|Posted on Thursday, July 03, 2003 - 7:55 pm: || |
Here is an article about memantine. Think it might help us?
Charles Baron watched for eight years as his wife, Betty,
once lively and vibrant, a leader in her St. Louis
community, slipped away, lost to the ravages of Alzheimer's
disease. He tried everything to slow her decline -
prescription drugs, nutritional supplements, diet, exercise.
"We tried everything that the doctors have been kind enough
to say is not going to harm us," Mr. Baron said. But his
efforts were of little avail. At 79, Mrs. Baron was on a
steady downhill course. She still lived at home, but Mr.
Baron relied on full-time help to care for her.
Then, in early April, Mr. Baron was listening to the radio
and heard a news report about an Alzheimer's drug,
memantine. The drug blocks a brain chemical, glutamate,
which has been implicated in nerve cell death. A new study
found that it seemed to have a modest effect in alleviating
the symptoms of advanced Alzheimer's disease.
It is not a cure; it does not reverse the disease. And, for
now, it is not sold in this country. Forest Laboratories,
which has licensed it, has applied to the Food and Drug
Administration to market it and does not expect to hear
anything until fall.
But that, Mr. Baron soon learned, was not an obstacle. The
drug is sold in Europe, and the F.D.A. generally allows
patients to import unapproved drugs for their personal use
if there is no approved treatment for their condition and if
they can supply the name and address of a doctor who will
supervise the treatment. And there are plenty of Internet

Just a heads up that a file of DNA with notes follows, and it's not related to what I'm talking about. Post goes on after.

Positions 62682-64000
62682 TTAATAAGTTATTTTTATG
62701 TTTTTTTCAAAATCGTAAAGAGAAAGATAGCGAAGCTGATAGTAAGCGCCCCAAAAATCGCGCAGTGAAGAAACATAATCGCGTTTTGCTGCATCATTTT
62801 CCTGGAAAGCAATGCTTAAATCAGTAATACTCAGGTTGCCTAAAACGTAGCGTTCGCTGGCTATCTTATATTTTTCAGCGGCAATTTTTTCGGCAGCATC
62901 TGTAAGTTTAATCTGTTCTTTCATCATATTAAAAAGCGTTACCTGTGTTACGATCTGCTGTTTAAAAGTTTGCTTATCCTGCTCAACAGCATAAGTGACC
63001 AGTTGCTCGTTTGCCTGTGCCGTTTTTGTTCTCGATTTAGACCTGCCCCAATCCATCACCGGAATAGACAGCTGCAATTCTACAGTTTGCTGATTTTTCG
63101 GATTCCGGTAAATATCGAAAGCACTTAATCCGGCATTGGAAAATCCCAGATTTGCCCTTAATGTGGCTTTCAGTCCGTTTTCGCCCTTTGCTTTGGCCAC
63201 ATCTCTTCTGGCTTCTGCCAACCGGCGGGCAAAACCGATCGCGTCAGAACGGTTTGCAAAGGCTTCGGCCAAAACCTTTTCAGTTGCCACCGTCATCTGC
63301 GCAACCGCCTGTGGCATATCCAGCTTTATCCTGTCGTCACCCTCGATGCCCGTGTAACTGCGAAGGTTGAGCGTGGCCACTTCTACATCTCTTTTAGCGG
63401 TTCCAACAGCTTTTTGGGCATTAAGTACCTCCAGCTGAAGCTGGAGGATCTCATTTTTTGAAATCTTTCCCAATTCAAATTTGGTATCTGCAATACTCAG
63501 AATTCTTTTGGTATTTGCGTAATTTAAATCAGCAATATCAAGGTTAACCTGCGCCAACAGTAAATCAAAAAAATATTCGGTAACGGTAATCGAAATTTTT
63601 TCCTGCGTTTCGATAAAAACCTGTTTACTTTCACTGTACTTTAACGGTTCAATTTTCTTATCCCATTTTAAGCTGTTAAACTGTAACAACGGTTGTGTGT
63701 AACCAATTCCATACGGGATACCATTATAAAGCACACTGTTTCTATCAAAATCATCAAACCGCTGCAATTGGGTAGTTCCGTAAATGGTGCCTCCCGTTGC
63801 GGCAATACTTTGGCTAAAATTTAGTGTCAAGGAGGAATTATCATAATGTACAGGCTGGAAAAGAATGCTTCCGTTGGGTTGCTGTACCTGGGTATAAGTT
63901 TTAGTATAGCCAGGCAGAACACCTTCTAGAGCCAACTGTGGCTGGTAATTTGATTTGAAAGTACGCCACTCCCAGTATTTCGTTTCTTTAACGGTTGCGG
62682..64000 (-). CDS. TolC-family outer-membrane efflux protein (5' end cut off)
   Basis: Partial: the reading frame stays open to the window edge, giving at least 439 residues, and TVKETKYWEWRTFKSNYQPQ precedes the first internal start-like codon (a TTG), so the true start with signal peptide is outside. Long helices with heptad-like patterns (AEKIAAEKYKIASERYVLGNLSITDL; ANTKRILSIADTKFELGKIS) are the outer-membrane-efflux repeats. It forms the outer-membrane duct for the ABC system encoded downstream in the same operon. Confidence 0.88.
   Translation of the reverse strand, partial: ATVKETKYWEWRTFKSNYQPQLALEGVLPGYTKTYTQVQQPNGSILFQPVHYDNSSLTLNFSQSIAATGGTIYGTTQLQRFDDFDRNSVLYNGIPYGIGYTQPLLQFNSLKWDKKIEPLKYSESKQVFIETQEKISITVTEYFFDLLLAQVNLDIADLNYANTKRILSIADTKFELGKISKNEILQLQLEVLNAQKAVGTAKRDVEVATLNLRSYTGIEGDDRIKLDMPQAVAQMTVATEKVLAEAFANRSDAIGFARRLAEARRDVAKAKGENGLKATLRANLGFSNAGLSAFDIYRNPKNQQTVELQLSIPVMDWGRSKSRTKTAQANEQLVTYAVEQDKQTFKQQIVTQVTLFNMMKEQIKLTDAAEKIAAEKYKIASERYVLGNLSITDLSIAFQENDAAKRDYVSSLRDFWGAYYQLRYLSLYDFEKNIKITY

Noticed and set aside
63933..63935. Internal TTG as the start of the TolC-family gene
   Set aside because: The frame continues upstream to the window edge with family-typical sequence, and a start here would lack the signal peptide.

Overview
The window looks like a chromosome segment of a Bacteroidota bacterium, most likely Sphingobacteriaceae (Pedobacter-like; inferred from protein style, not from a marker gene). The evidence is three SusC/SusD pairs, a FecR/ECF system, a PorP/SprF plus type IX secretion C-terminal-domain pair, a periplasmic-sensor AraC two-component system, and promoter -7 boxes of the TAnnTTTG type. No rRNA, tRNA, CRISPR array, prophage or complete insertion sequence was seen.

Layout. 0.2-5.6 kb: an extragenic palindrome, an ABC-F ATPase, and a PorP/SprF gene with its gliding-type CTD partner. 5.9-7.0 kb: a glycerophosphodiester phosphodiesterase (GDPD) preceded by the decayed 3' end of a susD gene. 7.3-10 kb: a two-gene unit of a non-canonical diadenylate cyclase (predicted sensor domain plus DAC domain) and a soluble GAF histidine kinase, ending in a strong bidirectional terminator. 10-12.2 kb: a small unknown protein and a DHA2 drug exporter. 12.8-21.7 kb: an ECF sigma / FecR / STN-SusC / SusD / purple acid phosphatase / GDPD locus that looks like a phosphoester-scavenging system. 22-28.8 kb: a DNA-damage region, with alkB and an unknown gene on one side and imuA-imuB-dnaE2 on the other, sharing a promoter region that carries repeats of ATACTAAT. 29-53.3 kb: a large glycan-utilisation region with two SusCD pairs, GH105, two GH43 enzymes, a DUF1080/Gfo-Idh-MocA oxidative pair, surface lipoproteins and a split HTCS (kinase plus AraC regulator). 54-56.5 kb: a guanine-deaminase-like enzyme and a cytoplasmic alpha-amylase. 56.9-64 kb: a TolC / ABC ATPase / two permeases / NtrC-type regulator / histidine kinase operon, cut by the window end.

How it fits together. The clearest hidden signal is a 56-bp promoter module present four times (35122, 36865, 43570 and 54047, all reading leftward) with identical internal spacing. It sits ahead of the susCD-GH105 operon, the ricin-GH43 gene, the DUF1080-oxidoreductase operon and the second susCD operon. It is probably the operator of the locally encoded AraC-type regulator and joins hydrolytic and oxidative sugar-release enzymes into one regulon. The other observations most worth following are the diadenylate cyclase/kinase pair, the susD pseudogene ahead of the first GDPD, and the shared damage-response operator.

companies ready to fill the demand.
When Mr. Baron telephoned Forest, the company gave him three
places to call, two in Europe and one in the United States.
He chose the one in this country, GlobalRx, persuaded his
wife's doctor to write a prescription, and sent in his
order. Soon, the drug arrived in the mail and Betty Baron
began taking it.
Over the past few months, Internet companies said, demand
for the drug has surged. GlobalRx, which has just four
full-time employees, says it had 150 memantine clients a few
months ago. Now, with about 600, it says it cannot handle
any more orders.
A British company, International Antiaging Systems, which
will ship the drug even without a doctor's order, says that
until recently it was supplying 50 patients a month. Now it
is supplying about 500, most of whom are in the United
States. The families pay for memantine out of pocket,
typically $150 to $175 a month, plus about $60 for express
Continued at link above
COMMENT: My stepmother's father is taking this drug and it
seems to be helping him in that it has stopped the
progression of his illness. Perhaps this drug will one day
make it into the USA for general use. Till then, it is
available via mail-order from other countries.
|Posted on Friday, July 04, 2003 - 4:04 am: || |
Lithium orotate might do the same thing cheaper, and a diet eliminating MSG might do it for free.
|Posted on Saturday, July 05, 2003 - 8:36 am: || |
About glutamate blockers:
The medics make themselves look like a horse's ass. First they say the glutamate theory is "not generally accepted". Then they come up with glutamate blockers.
|Posted on Friday, July 07, 2006 - 8:19 pm: || |
Ein Schloss, Ein Wurst, Ein Kopf !qw